One of the ancient contemplative habits of the ancients is Lectio Divino, or Holy Reading.
This is a way of engaging with the Bible and with God in an utterly different way to normal. In fact, it’s different from any other form of reading. The best and most helpful description I have come across is in “Contemplative Youth Ministry: Practising the Presence of Jesus with Young People” by Mark Yaconelli (see resources, below).
The starting point is to understand that there are many different ways to read. The way you read the milk bill is different from the newspaper, which is different again from a novel, which is different again from a love letter, and different again from revising from a text book before an exam. Holy Reading is a special form of reading, where the words themselves take second place to the meaning breathed through them by the Holy Spirit. But I’m getting ahead of myself!
The process is simple – you can take anything from 5 minutes to several hours, although I would recommended spending at least 15 minutes. The basic steps are thus:
- Find a quiet place where you won’t be disturbed
- Take a few minutes to settle yourself. I find that a bit of paper is useful for scribbling down random thoughts / things I need to do / shopping list stuff, that would otherwise nag at me.
- Choose a short (12-15 verses) passage from the Bible. The passage itself doesn’t matter, although it may be harder to work with a genealogy!
- Read it through once, ideally out loud, at a steady, unhurried place, to familiarise yourself with it.
- Read through it again, this time trying to identify a word or short phrase that grabs your attention in some way. This would be a word that seems to be in bold, or flashes at you, or seems particularly significant in some way.
- Put your bible down, and chew over this word in your head. Think about why it came to mind, and what it means. Think about why the translator chose that particular word. Ask God about the word, and what He might be trying to say to you. Is he encouraging you? Challenging you? If your mind starts to drift, just return back to this word as soon as you notice, and start thinking about again, perhaps it in an alternative way.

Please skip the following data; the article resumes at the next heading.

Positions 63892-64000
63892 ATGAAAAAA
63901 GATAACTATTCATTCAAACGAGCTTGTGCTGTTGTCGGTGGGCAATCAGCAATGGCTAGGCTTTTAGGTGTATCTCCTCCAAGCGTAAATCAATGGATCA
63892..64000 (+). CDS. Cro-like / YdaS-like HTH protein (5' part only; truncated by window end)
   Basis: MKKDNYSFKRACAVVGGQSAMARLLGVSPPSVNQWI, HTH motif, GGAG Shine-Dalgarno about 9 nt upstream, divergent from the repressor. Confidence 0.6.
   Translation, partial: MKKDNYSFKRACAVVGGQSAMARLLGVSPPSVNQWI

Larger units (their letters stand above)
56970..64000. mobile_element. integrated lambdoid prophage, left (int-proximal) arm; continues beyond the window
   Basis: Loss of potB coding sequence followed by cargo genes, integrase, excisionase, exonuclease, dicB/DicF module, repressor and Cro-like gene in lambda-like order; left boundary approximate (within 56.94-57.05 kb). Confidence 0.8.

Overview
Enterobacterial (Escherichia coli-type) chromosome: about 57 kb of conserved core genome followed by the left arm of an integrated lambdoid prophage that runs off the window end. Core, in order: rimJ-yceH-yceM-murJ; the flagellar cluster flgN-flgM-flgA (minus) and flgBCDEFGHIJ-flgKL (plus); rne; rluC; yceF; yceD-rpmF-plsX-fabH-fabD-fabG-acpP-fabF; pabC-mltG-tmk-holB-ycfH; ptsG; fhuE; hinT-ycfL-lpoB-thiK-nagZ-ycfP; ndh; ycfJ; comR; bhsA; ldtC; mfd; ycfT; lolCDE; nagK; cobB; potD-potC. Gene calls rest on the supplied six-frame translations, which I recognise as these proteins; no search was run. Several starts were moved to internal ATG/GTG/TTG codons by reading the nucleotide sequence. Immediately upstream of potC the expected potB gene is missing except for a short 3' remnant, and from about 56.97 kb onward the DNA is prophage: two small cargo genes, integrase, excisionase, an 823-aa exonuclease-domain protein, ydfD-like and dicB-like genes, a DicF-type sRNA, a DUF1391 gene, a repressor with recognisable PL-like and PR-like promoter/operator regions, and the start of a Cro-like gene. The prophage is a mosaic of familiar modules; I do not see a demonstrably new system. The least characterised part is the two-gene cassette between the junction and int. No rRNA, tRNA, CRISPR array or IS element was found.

- When you’ve “sucked the word dry”, and considered it from every angle you can think of, and listened to God as much as you can, translate those thoughts into prayer. If God has encouraged you, thank Him. If challenged thank Him, and ask for help in facing this challenge. Tell Him what you think and feel about this word.
- Allow your prayers to drift away from the word, if you have other thoughts on your mind. Tell it all to Him. Pray yourself empty. Pour your heart out.
- Finish by resting in quiet contemplation. You’ve let it all out, now just rest in His arms.
This simple exercise is something I have come to greatly value. My experience is that this structure allows God to speak to me, and for me to live and breathe scripture. Why not try it now? Print out this page, and run a bath, or find a quiet room and do it.
I also would strongly encourage you to jot down the passage and word and particular thoughts in a journal, so you can return to this time in the future!
This exercise is particularly effective in a group setting, where you add a step (10) that involves each of group sharing the particular word they were prompted by, and what thoughts they had about it. When I ran a Youth Group, we used to set aside time for Holy Reading at our planning meetings, as a way to discern what was on God’s heart, and a common theme usually emerged that we used to help set our agenda for the coming term.
- Contemplative Youth Ministry: Practicing the Presence of Jesus with Young People, Mark Yaconelli, SPCK Publishing 2006.
- Eat This Book: A Conversation in the Art of Spiritual Reading, Eugene Peterson, Hodder & Stoughton 2008